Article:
UK news in brief: From commercial steamship to enquiry into WW2 deaths on Alderney

Europe’s first commercial steamship scheduled

Photo: Historic Environment Scotland

The wreck of the Comet – a wooden paddle steamer, created by Henry Bell in the early 19th century – has recently been designated as a scheduled monument by Historic Environment Scotland. It was built by John Wood & Sons in the Port of Glasgow in 1811-1812 to carry passengers between Port Glasgow and Helensburgh. After eight years of service, first on the Clyde, then on the Forth, and finally on a new Glasgow to Fort William service, the ship was wrecked off Craignish Point on 19 December 1820. It was not carrying any passengers at the time, and the crew, including Henry Bell, were all able to get safely to shore.

A dive survey by Wessex Archaeology in September 2021 found the remains and confirmed that they were from the front half of the Comet. While marine sites are usually designated as historic marine protected areas (MPAs) in Scotland, the decision was made to schedule the wreck as an interim measure until the Scottish Government can make a decision on its MPA status.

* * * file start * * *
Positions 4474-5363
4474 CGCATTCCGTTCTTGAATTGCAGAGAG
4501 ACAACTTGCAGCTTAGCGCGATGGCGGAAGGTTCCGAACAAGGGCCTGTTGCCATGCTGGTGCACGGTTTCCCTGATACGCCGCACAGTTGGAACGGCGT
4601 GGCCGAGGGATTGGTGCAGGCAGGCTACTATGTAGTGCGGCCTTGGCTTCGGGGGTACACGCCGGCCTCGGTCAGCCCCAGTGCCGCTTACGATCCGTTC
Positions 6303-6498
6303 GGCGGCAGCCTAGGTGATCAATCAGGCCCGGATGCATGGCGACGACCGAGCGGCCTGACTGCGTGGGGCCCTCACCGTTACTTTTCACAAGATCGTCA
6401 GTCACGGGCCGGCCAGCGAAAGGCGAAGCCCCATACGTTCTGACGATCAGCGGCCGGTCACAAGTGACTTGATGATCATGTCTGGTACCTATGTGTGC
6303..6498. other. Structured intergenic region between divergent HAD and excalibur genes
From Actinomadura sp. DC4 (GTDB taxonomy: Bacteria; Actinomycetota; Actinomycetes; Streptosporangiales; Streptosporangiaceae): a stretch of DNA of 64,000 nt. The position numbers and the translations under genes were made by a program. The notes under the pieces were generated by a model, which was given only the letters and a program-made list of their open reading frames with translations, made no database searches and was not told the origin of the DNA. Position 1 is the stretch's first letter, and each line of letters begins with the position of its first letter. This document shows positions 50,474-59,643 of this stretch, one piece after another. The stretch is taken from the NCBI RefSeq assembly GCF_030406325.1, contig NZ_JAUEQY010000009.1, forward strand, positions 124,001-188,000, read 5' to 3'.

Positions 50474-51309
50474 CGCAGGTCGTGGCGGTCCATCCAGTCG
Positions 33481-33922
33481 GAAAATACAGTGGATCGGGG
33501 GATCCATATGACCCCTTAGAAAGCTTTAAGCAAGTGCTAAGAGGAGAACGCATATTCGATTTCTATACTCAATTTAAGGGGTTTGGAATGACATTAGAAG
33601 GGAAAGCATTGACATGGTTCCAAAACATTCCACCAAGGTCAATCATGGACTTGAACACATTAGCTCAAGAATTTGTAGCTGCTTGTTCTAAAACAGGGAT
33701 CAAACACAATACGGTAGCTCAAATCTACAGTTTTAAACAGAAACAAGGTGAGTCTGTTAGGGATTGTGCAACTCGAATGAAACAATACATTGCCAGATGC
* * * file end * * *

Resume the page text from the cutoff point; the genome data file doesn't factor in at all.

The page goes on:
Major donation given to heritage training

The Hamish Ogston Foundation, a UK-based charity, has committed nearly £29 million to help train individuals around the world in heritage conservation. It is the largest-known single private donation for such training, and will fund up to 2,700 people in the UK and across the Commonwealth to help ease a decades-long skills shortage and hopefully help protect threatened sites in the UK and around the world well into the future. UK recipients of the grant include English Heritage, Historic Environment Scotland, and the Cathedrals’ Workshop Fellowship.

Government enquiry into Second World War deaths on Alderney

Lord Pickles, the UK’s Post Holocaust Issues Envoy, has recently announced that a review will take place into the Nazi occupation of the Channel Island of Alderney, focusing especially on identifying the ‘most accurate’ number of prisoners who may have died there. During the Second World War, the Channel Islands were the only part of the British Isles to be occupied by Germany, during which period two work camps and two concentration camps were built in Alderney.

In conjunction with the review, a new website,, has been launched to update the public on any new findings.